Mobile Amasses a Mountain of Manufacturers

“One of the things I find most exciting about Mobile’s economy is that we not only consume things, we also make things, ” says Bill Sisson, president and CEO of the Mobile Area Chamber of Commerce.

The U.S. manufacturing sector continues in decline — according to the Bureau of Labor Statistics, the U.S. lost 29, 000 manufacturing jobs in March alone — but the business of making things is robust in Mobile, where figures from the Chamber of Commerce show a 33 percent increase in manufacturing jobs and an 18.5 percent hike in wages over the last five years.

That’s by design, Sisson says: Mobile’s strategic plan of economic development has a strong focus on appealing to manufacturers. “We have continued to recruit manufacturing companies, not exclusively, but we wanted to make sure we kept a strong manufacturing base, ” he says, adding that economically strong areas in the U.S. and abroad tend to have the same strategy.

“A lot of areas turned their backs on manufacturing, ” he notes.

Mobile is seeing continued success in the manufacturing sector because of increased productivity related to the city’s port and container terminal, the strength of its workforce development programs and growth in the aviation and aerospace industries, Sisson says.

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Airbus just delivered its first American-built aircraft, an A321, to JetBlue on April 25 from the Airbus U.S. Manufacturing Facility in Mobile. The $600 million, 53-acre facility at Brookley, the European aerospace company’s first production site in the U.S., began assembling aircraft in July 2015 and is on track to reach its goal of delivering four aircraft per month by the end of 2017.

Airbus has 350 employees and an employment goal of 1, 000, which includes integral service suppliers, or direct and indirect manufacturing-related jobs, at full capacity. In recent months, the company has recruited numerous suppliers, including MAAS Aviation, which is based in Ireland.

And Mobile has “only started to scratch the surface” with success in the aviation industry, Sisson says. “We’ve seen that type of growth already in the cities of the world that assemble large aircraft, ” such as Hamburg and Toulouse, he notes. The Airbus U.S. Manufacturing Facility was closely modeled on the Hamburg facility, and that region has added 40, 000 jobs over a 20-year period, he says. “If we get even a fraction of that, you’re going to see a huge effect on the economy.”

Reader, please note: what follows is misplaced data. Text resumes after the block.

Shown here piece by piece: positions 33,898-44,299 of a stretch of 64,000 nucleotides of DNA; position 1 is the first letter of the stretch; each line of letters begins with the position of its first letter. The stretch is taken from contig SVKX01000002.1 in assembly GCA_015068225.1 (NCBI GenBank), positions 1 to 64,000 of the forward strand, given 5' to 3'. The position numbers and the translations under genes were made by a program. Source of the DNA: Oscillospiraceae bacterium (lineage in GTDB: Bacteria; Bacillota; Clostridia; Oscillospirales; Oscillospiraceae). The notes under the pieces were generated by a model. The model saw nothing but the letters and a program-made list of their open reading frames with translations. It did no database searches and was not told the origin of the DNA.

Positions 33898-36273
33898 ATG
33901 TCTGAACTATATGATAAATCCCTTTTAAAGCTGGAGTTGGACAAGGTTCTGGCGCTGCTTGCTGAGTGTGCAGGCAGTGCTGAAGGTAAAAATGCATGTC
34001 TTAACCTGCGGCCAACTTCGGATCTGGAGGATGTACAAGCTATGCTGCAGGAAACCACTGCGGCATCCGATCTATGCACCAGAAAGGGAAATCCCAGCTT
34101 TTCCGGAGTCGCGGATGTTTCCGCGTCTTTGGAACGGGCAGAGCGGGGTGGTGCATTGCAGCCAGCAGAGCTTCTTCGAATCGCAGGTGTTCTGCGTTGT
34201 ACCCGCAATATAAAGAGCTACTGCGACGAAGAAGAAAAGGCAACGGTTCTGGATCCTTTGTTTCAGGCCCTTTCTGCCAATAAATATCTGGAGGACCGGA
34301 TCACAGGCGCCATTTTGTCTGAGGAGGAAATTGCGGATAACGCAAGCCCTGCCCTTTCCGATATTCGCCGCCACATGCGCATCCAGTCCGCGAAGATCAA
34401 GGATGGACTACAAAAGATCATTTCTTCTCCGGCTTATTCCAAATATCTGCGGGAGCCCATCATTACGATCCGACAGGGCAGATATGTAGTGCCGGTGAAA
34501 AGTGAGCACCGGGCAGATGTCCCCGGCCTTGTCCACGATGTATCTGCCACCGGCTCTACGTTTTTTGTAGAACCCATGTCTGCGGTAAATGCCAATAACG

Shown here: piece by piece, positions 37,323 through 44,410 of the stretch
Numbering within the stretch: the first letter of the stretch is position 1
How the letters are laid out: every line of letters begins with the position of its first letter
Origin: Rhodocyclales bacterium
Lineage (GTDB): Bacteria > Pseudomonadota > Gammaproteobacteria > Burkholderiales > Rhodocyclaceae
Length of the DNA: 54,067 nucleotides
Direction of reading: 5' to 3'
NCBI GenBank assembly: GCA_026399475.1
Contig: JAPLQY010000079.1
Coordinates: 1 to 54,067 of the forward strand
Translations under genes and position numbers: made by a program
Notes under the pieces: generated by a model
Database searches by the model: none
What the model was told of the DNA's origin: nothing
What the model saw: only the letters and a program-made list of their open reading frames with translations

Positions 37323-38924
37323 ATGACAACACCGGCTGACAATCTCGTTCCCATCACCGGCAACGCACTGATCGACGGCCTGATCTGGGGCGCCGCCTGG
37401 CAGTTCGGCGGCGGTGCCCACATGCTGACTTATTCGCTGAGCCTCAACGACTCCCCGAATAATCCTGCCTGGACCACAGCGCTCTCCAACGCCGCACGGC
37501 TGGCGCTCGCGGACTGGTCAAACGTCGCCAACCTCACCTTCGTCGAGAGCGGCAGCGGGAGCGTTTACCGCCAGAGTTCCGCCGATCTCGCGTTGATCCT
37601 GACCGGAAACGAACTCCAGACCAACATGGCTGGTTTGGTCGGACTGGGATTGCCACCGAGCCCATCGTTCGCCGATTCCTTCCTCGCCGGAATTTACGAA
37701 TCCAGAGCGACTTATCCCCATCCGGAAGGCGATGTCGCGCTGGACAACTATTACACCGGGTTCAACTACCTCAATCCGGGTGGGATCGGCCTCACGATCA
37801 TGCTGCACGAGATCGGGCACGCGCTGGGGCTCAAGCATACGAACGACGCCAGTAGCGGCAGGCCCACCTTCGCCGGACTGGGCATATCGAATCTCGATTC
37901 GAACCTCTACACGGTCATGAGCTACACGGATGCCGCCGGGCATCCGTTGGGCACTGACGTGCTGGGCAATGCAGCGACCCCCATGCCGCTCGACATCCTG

The strongest manufacturing sectors in the Mobile region are shipbuilding and steelmaking. Australia-based shipbuilder Austal USA, the region’s biggest private employer, boasts more than 4, 000 workers.

“We’ve had a history of shipbuilding for 100 years, ” Sisson notes. “We are a port city and we’re continuing to excel in the shipbuilding arena. We have a strong workforce that has that history of being involved in manufacturing. They’ve trained in it, and their parents and grandparents worked in it, and that has been a strong suit as well.”

Austal has invested more than $400 million and operates more than a million square feet of manufacturing space along the Mobile River. In 2008, the U.S. Navy awarded Austal a $1.6 billion, 10-transport ship contract. Last year, the Navy awarded Austal a $53.4 million contract to purchase materials for an 11th transport ship.

Also, earlier in 2015, the Navy established an option for an 11th littoral combat ship, which would bring the number of Austal-built LCS vessels to 13. In December, the Navy issued Austal another $51.6 million for LCS upgrades and preliminary design to transition the LCS to a frigate.

The company has no immediate concerns about the possibility of cuts to the littoral combat ship program, according to a statement from Craig Savage, Austal USA’s director of communications and state/local affairs. “Austal has a current order book that has the company building ships into the next decade, ” the statement says. “We’ve received positive feedback from the U.S. Navy on our ships and will continue working with them to meet the current and future requirements of the Navy.”